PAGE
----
- Main opening this week: Men In Black 3, ten years after the not-really-good MIB 2, and... man, have both Barry Sonnenfeld and Will Smith been keeping a low profile lately. Maybe that's why this seems to be sneaking into theaters, despite opening for a holiday weekend in 3D (postconverted). Or maybe The Avengers has just been a juggernaut blocking out all slightly-less-huge movies (fun fact - Men In Black 3 is technically also a Marvel movie, as they purchased publisher Malibu back in the 1990s, but I don't think they've done anything with the property in fifteen years). Opens at the Arlington Capitol, Fresh Pond, Harvard Square, Fenway, and Boston Common in both 3D and 2D. It gets the Imax-branded screen at Harvard Square, but the furniture stores give it a pass.
Also opening at the multiplexes: Chernobyl Diaries, a horror movie set in the area around the Soviet nuclear reactor whose meltdown left miles of uninhabitable land on all sides. Expect mutants! Plays the Somerville Theatre, Fresh Pond, Boston Common, and Fenway.
- A couple of movies that played IFFBoston take up residence at the Kendall Square Cinema. I can heartily recommend the one-week booking, I Wish, the new film from Hirokazu Kore-eda; it follows a pair of young brothers whose parents divorce has left them living at cities on the opposite end of Japan's southern island, on a quest to make a wish at the point where the bullet trains pass each other. The also pick up Polisse (which I missed because Brian told me this booking would happen, a French drama about a reporter observing the Child Protective Unit within the Paris police. Also in French is Where Do We Go Now?, a comedy about a group of Lebanese women trying to build bridges in their village.
They're also starting to run The Room at 10pm on the last Saturday of every month, but, c'mon, that is the Coolidge's thing (or was, since it's not on their schedule), and you'd think that a theater with the same ownership as Magnet Films could dig out their own wacky cult movies.
- The Coolidge's own late-night show this weekend is Wayne's World, one of the relatively few movies based on a Saturday Night Live sketch that turned out to be a critical and popular success. It's in the big theater at 11:59 on both Friday and Saturday. And that, believe it or not, seems to be the entirety of their special events this week, with the program apparently staying pretty much the same until it turns over next Friday.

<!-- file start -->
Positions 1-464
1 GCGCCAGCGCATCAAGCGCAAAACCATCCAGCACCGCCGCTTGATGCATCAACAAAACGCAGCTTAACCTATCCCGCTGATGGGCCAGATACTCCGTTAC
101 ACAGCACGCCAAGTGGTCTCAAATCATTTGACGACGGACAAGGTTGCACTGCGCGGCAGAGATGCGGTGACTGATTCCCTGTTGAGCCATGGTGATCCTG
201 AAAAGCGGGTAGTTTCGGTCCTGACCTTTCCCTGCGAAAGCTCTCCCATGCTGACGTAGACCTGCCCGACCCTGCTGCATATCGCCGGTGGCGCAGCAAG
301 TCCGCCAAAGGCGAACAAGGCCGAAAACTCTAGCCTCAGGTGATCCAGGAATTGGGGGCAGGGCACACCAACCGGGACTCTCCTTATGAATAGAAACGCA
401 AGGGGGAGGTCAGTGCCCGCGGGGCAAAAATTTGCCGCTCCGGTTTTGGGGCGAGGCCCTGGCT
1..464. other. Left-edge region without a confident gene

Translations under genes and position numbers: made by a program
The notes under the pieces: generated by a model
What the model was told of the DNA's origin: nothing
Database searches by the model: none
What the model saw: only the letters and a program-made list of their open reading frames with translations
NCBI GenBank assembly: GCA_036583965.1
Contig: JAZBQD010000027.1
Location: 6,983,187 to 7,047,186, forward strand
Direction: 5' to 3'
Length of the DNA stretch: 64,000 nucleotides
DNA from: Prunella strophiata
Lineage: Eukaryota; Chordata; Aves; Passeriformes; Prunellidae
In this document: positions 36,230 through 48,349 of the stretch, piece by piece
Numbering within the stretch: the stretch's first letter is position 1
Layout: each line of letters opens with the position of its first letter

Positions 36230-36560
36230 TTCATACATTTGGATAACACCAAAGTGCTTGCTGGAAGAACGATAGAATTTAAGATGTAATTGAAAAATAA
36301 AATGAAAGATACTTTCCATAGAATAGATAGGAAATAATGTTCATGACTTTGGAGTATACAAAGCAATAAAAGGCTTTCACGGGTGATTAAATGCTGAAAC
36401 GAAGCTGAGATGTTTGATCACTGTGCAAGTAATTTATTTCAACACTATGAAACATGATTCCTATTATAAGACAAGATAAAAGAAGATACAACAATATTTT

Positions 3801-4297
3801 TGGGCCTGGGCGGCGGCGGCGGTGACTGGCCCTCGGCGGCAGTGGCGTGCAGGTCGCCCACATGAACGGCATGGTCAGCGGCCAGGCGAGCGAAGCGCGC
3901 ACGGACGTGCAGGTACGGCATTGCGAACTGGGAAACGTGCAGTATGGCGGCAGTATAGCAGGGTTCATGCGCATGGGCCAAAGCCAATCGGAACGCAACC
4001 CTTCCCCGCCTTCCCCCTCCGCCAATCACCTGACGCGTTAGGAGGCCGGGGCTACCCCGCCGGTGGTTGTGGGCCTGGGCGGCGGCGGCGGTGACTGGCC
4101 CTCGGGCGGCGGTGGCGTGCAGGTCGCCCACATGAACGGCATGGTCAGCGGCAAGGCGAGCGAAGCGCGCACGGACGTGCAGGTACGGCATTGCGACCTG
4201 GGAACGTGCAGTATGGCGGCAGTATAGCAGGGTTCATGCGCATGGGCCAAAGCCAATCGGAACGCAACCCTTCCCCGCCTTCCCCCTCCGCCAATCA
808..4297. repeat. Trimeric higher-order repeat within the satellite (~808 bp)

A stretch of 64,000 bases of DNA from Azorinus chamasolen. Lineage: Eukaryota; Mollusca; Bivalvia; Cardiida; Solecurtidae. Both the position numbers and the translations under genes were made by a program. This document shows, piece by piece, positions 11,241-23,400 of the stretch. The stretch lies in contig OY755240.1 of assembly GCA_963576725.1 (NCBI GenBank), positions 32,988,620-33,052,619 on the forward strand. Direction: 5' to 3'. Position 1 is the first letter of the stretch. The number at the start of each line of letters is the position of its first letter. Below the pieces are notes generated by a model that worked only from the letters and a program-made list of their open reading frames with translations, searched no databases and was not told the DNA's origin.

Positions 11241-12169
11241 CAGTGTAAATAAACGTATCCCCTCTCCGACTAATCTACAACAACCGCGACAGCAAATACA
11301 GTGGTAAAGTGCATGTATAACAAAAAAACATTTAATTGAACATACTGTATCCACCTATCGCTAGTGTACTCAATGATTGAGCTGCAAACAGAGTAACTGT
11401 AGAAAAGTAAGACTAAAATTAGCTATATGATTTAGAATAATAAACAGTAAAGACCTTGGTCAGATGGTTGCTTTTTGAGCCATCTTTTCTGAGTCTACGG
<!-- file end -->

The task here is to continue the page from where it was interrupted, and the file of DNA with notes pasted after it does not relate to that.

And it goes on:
- The Brattle continues their Reunion Weekend through Monday to coincide with Harvard's reunion/homecoming. That means double features and late shows of movies celebrating their 25th (Spaceballs & The Princess Bride on Friday, Hellraiser Saturday, Predator Sunday), 50th (Vivre Sa Vie & Jules and Jim on Saturday and The Trial & Lolita on Monday), and 75th (A Day at the Races & Easy Living on Sunday) Anniversaries. Predator is listed as digital, with the rest on 35mm.
During the week, they have a quick group of movies by Wes Anderson: Fantastic Mr. Fox (digital) & The Life Aquatic with Steve Zissou play Tuesday, Bottle Rocket plays late Wednesday and Thursday afternoon, and a special preview of his new one, Moonrise Kingdom, co-presented by IFFBoston on Thursday evening. The Wednesday-evening hole in the schedule is filled by the local premiere of For the Love of the Music: The Club 47 Folk Revival, a documentary on the popular and influential 1960s Cambridge venue.
- With the academic year coming to a close, Emerson's ArtsEmerson film programming winds up for a while. The "Festival Focus" selection is Nana, a French film about a four-year-old girl mostly left to fend for herself in a rural area; it won awards at Istanbul and Locarno. It runs Friday and Saturday as does Elena and Her Men, which wraps up "Renoir in Technicolor". It features Ingrid Bergman as a countess torn between Jean Marais and Mel Ferrer.
- The Harvard Film Archive doesn't shut down for the summer, though they are also finishing up a couple of programs. The School of Reis: The Films and Legacy of António Reis and Margarida Cordeiro concludes Friday (This Side of Resurrection & Blood) and Saturday (Glória & A Girl in Summer), all created by Portuguese filmmakers who learned from Reis & Cordeiro. The rest of the weekend is the Sergei Eisenstein program - a ddouble feature of Ivan the Terrible parts one and two on Sunday evening, and Alexander Nevsky on Monday.
- The MFA is also wrapping up series at the end of the month, with The Story of Film's various chapters playing out from Friday to Sunday, and two other "Exclusive Screenings " later in the week: Wednesday's Louise Wimmer is a sneak preview of a movie from July's French Film Festival starring Corinne Masiero as a hotel maid; Thursday's Walking in the City is a free selection of short films that tie in with a Wendy Jacob photo exhibit.
- The Regent Theatre in Arlington has one film program, an evening of animated shorts by Karen Aqua, a local animator who died of ovarian cancer one year ago; proceeds will go to the Ovarian Cancer Fun at Dana-Farber.
Huh, we don't get the animated Disney film from India? Kind of disappointing. Anyway, my plans like include Men in Black 3, Polisse, and Moonrise Kingdom.